·    Does a potential peer company face a demand environment similar to that of the subject company?

·    Does a potential company have a finance subsidiary?


Principles of strategic analysis A business has to understand the dynamics of its industries and markets in order to compete effectively in the marketplace. Po…

Industry Classification Systems

Industry Classification Systems INDUSTRY CLASSIFICATION SYSTEMS

Commercial industry classification systems include:


1.    The Global Industry Classification Standard (GICS)

It is an industry taxonomy for use by the global financial community. It is used as a

basis for S&P and MSCI financial market indexes in which each company is assigned to a sub-industry, and to a corresponding industry, industry group and sector, according to the definition of its principal business activity.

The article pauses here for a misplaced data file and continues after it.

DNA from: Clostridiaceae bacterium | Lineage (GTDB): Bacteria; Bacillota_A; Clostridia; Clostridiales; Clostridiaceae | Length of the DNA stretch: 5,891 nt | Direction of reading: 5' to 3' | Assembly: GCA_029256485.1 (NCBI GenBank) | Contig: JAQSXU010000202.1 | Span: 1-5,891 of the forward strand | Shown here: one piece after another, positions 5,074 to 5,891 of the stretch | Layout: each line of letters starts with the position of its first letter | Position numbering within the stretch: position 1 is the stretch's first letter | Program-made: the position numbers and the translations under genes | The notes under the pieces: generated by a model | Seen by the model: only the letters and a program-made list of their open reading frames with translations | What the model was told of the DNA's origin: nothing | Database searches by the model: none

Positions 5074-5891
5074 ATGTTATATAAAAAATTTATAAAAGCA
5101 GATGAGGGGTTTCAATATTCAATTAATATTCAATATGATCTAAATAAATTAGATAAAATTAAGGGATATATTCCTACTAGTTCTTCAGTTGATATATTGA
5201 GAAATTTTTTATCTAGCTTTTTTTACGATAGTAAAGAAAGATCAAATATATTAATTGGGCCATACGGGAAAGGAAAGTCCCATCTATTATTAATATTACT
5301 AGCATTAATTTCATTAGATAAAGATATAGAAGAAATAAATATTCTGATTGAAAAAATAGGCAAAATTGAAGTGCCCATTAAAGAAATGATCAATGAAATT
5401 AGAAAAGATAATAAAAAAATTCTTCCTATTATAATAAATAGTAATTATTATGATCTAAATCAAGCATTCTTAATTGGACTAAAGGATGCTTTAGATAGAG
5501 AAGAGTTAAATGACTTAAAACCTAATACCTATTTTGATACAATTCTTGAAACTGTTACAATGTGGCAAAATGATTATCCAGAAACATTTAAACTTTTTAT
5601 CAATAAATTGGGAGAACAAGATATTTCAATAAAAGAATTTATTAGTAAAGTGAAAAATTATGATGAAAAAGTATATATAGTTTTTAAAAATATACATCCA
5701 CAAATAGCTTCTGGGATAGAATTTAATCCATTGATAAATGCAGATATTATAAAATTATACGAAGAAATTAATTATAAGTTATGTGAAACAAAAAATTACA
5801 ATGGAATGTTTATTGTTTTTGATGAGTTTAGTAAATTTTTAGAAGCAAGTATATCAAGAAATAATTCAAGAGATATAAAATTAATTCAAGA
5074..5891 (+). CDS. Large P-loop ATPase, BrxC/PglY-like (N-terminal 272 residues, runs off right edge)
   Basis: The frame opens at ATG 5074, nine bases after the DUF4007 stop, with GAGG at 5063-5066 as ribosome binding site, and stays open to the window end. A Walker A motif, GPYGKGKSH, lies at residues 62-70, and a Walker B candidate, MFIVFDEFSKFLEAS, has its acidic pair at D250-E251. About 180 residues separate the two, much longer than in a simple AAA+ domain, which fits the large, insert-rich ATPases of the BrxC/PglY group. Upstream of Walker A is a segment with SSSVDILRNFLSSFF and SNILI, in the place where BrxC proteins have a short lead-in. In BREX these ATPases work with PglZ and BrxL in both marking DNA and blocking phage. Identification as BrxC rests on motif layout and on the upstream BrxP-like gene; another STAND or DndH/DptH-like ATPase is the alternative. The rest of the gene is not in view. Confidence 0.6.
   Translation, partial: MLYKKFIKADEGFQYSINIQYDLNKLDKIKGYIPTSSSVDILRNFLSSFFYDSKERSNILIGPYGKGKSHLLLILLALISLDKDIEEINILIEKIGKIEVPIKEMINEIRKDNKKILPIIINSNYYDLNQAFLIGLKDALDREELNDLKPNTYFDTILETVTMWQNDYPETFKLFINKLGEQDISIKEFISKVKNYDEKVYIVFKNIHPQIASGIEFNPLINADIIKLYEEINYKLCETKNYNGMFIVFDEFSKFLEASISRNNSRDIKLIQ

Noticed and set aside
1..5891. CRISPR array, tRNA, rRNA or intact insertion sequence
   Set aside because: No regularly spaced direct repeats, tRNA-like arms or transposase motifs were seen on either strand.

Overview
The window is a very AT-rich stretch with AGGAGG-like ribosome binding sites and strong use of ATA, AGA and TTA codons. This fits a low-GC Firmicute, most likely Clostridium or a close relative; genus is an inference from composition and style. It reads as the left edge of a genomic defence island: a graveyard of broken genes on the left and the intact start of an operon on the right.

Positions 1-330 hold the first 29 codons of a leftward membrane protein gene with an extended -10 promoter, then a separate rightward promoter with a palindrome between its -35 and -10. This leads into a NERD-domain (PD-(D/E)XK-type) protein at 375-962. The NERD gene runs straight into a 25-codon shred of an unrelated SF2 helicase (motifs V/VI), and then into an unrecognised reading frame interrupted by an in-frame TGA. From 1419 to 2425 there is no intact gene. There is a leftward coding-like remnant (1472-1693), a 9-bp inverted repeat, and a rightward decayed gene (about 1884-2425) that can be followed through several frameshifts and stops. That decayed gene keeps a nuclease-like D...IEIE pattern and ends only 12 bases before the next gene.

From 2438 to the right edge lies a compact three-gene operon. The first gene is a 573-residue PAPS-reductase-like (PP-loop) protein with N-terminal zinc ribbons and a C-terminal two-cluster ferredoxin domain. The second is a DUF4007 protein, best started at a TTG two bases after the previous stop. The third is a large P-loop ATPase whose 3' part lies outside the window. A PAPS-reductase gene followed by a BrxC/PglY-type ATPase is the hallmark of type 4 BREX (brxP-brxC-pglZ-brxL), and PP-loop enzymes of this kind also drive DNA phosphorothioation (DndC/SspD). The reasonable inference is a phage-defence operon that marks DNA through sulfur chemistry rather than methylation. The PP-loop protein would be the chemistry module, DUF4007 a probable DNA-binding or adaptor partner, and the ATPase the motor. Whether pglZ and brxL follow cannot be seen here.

2. The Russell Global Sectors classification system

It uses a three-tier structure to classify global companies based on the products or services a company offers.

3. The Industry Classification Benchmark (ICB)

It categorizes individual companies into subsectors based primarily on a company's source of revenue or where it constitutes the majority of revenue.


Various governmental agencies use a number of classification systems to facilitate the comparison of data over time and among countries tha…

Uses Of Industry Analysis

Uses Of Industry Analysis USES OF INDUSTRY ANALYSIS

Company analysis and industry analysis are closely interrelated. Company and industry analysis together can provide insight into sources of industry revenue growth and competitors' market shares and thus the future of an individual company's top-line growth and bottom-lin profitability.

Industry analysis is useful for:

·    Understanding a company's business and business environment